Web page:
Lifelong educator helping both youth and their parents through weekend programs

Through the Leadership Academy program, lessons are taught and relationships formed.
NORTH PHILADELPHIA (WPVI) -- The first and third Saturdays of the month, Frederick Whiten volunteers at the Leadership Academy held at Vaux Big Picture High School in North Philadelphia.

"This is a family program," said Whiten. "We go from eight to 18."

Through the academy program, lessons are taught and relationships formed.

"It's a combination of mentoring through education," said Whiten.

Kids are taught content as well as life skills by many mentors.

The event is hosted by 100 Black Men of Philadelphia, Inc., an international organization Whiten helped to revive in the city about 12 years ago.

"We started talking about the plight of young Black men," explained Whiten. "The mission of the organization is: 'What they see is what they'll be!' That's our motto."

Currently, there are about 35 mentors united to help shape tomorrow's leaders. Whiten says the mentors come from "different lanes in life." There are teachers, engineers and pre-med students offering their expertise to the youth in attendance.

"And we want them to know that they can do it," he said.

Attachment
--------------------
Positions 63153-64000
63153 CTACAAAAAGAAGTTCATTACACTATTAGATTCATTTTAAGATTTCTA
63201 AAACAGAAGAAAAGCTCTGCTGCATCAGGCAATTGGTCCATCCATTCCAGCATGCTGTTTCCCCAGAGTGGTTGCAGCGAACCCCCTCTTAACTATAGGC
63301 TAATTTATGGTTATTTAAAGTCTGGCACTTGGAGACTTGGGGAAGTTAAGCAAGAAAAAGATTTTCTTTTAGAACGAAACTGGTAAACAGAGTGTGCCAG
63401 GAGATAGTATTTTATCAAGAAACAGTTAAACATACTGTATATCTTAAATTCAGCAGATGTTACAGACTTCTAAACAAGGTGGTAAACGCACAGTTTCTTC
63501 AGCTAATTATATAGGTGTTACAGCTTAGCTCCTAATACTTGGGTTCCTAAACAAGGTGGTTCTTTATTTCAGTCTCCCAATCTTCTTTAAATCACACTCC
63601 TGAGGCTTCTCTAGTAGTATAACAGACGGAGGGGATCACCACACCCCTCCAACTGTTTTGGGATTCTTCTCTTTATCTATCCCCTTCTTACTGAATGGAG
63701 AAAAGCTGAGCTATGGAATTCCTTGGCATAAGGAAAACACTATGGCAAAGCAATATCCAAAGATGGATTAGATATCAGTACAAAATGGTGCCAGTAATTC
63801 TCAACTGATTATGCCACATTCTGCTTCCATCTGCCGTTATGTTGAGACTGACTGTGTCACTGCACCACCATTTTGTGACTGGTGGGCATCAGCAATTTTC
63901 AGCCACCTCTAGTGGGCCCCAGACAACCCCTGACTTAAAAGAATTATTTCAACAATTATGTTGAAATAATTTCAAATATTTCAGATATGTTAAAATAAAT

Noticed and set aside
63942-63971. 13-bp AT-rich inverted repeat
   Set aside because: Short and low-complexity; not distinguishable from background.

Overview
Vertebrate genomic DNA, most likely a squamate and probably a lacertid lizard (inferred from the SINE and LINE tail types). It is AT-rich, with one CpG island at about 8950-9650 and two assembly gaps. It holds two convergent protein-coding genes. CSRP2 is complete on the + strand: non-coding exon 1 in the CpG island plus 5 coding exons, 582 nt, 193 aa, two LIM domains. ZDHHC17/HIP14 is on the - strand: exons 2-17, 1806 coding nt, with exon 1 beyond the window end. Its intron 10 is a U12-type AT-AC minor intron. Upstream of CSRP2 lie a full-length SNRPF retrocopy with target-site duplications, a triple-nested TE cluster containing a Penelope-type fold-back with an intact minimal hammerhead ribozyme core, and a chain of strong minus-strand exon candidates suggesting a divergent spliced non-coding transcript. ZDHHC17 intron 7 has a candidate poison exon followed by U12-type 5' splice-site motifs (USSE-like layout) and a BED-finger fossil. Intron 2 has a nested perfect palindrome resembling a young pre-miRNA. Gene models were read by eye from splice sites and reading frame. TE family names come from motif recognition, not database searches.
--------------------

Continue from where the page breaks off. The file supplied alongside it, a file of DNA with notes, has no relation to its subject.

Whiten is leading by example.

"My commitment to young people has been consistent since I started teaching in 1975," he said.

Whiten says he represents a father or a grandfather to these kids at the academy program. He says trust is key to developing successful mentor/mentee relationships.

"Then these young people open up and they hear what we have to say," he explained.

And their message seems to be making a difference.

"Computer technology is something I'm probably going to pursue in the future," said Kareem Amaro, now a senior at Vaux Big Picture High School. He says he started attending the Leadership Academy when he was a freshman.

Whiten also advises parents at the accompanying Parent Academy.

"We try to show them how to raise these young Black men. We teach from a book called ''Raising Black Boys'," he said.

He says they work on skills, such as communication, to help "strengthen the family."

"I attend the parent group, because it allows me to speak with women who may or may not be having the same issues I'm going through," explained Melanee Barnard from Northeast Philadelphia. "It's strength in the village."

Barnard says it's been a positive experience for her son, Asher Coles, too. He concurrently attends the Leadership Academy.

"You should never be afraid to be who you really want to be in the real world," said Coles, a 7th grade student at C.C.A. Baldi Middle School.

Whiten says when he does this work, he can see the growth in the young men they are mentoring.

"It's just very, very rewarding," he says.

For more information:
100 Black Men of Philadelphia, Inc.
Saturday Leadership Academy
Parent Academy
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